|Look at that fucking faucet! Awesome, right!|
I can do light plumbing. Hell, I remodeled the half bath when I bought the place. I ripped out the old vanity and toilet and replumbed and replaced them. Copper pipe and flux don't scare me. And torches (fire, not light you Brits) are just plain cool.
The fancy faucet I bought (almost just like the one in the picture) was actually pretty easy to install and only cost $150. The only issue was getting my less than agile body under the sink and getting leverage to remove and replace the 40 year old water lines and shut-offs coming from the wall. It was most uncomfortable. But worth it.
The old faucet was so gunked up that is sort of dribbled instead of flowed. I replaced it not because of weak flow but because a tiny hole had manifested on the top of the spout and a fine mist would spray out whenever the faucet was on. I couldn't stand wiping everything down after using the sink each time, so I broke down and bought the new faucet, knowing it would hurt to put it in. Ok, it was just uncomfortable. I'm not that much of a wimp.
The new faucet is amazing. First, it's stream can reach every corner of the sink, and look good doing it. Second, the stream is not weak. It is strong. So strong, that the first time I turned it on to check for leaks, I thought there was one because the powerful stream, not unlike Bridalveil Falls, spewed water everywhere because I had a lid in the sink that perfectly redirected the test-stream up and all around. I had to crank down the shut-offs to reduce the power of the stream. Oh, such a wonderful problem.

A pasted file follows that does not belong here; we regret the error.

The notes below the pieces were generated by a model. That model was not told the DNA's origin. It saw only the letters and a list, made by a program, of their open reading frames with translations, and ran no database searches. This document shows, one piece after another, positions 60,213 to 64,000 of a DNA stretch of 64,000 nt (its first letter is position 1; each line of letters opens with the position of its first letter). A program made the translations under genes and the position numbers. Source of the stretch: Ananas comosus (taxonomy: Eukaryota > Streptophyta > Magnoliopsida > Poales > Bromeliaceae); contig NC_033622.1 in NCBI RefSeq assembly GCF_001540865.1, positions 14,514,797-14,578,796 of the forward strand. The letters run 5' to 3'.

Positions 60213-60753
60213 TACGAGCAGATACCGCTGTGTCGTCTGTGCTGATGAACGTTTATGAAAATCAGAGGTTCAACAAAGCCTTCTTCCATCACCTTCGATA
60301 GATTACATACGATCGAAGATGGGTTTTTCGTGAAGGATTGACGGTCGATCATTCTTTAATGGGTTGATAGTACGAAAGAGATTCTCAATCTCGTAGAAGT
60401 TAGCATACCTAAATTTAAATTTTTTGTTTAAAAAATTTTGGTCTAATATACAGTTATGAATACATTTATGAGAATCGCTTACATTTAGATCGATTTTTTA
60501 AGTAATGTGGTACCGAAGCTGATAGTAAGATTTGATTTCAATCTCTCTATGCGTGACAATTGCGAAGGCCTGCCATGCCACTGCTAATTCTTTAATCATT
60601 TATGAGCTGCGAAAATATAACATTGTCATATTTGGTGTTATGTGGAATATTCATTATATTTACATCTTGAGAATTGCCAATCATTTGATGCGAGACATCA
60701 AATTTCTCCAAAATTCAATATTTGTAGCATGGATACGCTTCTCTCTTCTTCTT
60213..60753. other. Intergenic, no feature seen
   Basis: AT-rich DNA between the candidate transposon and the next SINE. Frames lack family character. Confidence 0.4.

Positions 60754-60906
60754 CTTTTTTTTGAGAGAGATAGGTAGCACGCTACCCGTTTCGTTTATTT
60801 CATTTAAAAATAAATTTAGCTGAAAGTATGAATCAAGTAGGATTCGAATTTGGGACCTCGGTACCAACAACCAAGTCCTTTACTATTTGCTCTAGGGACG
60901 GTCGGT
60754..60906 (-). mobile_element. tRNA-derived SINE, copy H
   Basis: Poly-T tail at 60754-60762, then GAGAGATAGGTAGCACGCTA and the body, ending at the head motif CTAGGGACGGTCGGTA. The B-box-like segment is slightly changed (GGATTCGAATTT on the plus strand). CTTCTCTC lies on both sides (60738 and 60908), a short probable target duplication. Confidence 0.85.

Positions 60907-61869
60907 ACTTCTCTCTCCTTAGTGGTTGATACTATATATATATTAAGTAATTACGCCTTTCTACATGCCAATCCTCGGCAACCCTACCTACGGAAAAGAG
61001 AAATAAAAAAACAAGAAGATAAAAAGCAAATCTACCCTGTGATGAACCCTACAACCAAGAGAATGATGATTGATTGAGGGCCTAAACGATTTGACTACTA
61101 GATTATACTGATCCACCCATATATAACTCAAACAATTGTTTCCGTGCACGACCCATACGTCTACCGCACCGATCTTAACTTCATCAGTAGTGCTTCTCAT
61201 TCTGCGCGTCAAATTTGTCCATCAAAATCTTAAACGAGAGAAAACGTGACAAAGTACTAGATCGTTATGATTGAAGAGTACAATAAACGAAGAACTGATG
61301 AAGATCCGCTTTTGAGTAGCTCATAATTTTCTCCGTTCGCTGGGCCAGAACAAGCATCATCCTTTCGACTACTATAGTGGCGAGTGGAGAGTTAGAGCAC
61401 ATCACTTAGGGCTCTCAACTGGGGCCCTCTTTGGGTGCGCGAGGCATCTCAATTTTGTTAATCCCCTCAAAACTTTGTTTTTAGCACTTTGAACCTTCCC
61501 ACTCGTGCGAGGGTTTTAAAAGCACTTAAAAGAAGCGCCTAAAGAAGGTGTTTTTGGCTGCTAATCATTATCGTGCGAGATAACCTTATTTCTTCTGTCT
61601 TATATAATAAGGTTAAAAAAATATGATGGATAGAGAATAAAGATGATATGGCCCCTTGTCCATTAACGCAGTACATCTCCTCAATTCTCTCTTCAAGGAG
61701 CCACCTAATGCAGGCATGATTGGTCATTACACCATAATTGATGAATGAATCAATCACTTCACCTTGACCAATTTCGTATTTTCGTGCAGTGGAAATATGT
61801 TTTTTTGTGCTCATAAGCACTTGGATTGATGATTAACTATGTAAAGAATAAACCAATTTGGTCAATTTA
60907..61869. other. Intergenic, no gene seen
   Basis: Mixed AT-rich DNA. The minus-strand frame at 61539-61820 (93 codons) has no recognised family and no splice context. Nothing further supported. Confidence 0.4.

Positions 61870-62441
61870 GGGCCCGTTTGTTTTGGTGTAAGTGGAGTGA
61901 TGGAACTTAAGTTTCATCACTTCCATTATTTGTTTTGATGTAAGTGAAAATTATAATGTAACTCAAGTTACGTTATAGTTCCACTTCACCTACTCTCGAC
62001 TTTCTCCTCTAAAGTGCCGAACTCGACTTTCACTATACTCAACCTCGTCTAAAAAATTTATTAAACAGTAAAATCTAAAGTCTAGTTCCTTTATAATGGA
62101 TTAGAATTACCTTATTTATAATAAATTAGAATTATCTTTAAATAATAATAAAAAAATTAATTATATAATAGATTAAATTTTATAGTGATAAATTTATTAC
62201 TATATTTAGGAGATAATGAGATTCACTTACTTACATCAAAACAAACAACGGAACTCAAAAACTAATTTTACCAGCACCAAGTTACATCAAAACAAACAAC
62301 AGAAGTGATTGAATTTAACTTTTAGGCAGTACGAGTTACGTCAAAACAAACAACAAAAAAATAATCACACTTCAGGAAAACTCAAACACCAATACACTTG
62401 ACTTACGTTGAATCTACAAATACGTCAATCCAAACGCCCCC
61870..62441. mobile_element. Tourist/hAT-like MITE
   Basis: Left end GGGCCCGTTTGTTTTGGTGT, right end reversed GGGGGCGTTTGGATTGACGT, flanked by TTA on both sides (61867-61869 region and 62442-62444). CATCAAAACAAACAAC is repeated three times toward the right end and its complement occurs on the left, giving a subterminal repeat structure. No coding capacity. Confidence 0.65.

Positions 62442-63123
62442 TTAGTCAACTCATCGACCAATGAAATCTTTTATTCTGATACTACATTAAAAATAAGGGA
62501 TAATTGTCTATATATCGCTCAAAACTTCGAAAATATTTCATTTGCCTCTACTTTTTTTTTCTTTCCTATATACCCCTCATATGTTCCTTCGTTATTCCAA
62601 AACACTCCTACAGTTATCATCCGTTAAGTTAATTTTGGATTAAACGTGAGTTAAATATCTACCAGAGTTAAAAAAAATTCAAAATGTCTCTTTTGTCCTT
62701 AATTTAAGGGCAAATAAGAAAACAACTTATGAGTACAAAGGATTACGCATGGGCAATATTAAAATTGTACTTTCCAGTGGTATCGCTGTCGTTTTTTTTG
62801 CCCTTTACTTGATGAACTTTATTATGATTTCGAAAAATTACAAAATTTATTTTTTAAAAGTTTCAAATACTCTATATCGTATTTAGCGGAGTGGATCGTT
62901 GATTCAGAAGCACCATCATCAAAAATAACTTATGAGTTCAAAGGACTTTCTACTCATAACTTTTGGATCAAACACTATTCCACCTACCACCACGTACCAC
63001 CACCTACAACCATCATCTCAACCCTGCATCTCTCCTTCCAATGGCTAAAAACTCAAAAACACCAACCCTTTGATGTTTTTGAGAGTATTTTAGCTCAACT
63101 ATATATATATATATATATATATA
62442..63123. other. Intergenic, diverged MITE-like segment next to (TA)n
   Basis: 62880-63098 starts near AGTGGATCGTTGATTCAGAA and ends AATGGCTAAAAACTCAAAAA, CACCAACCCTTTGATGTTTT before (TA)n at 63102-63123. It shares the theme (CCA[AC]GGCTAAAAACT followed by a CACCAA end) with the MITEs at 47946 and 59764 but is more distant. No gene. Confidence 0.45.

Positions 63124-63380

Seymour Hersh via Foreign Policy
Who says the foundations (and Gates, in particular) don’t set government policy?Dissent (again)
On October 9, 2009, Edward Haertel, chair of the National Research Council’s Board on Testing and Assessment (BOTA) sent a letter-report to Arne Duncan to express BOTA’s concern about the use of testing in RTTT’s requirements.
Tests often play an important role in evaluating educational innovations, but an evaluation requires much more than tests alone. A rigorous evaluation plan typically involves implementation and outcome data that need to be collected throughout the course of a project.REFLECTING “A consensus of the Board,” the nineteen-page letter went on to review the many scientific studies that demonstrate the pitfalls of using standardized test scores as a measure of student learning, teacher performance, or school improvement. BOTA recommended that the DOE use these studies to revise the RTTT plan. Unfortunately, as Haertel explained in his cover note, “Under National Academies procedures, any letter report must be reviewed by an independent group of experts before it can be publicly released, which made it impossible to complete the letter within the public comment period of the Federal Register notice [for RTTT’s proposed regulations].” The scientists needed a peer review of their work, so they missed the Federal Register deadline, and that meant Duncan could ignore their recommendations—which he did. Haertel’s letter (www.nap.edu/catalog/12780.html) makes for poignant reading in the twenty-first century: science imploring at the feet of ideology. [emphasis mine]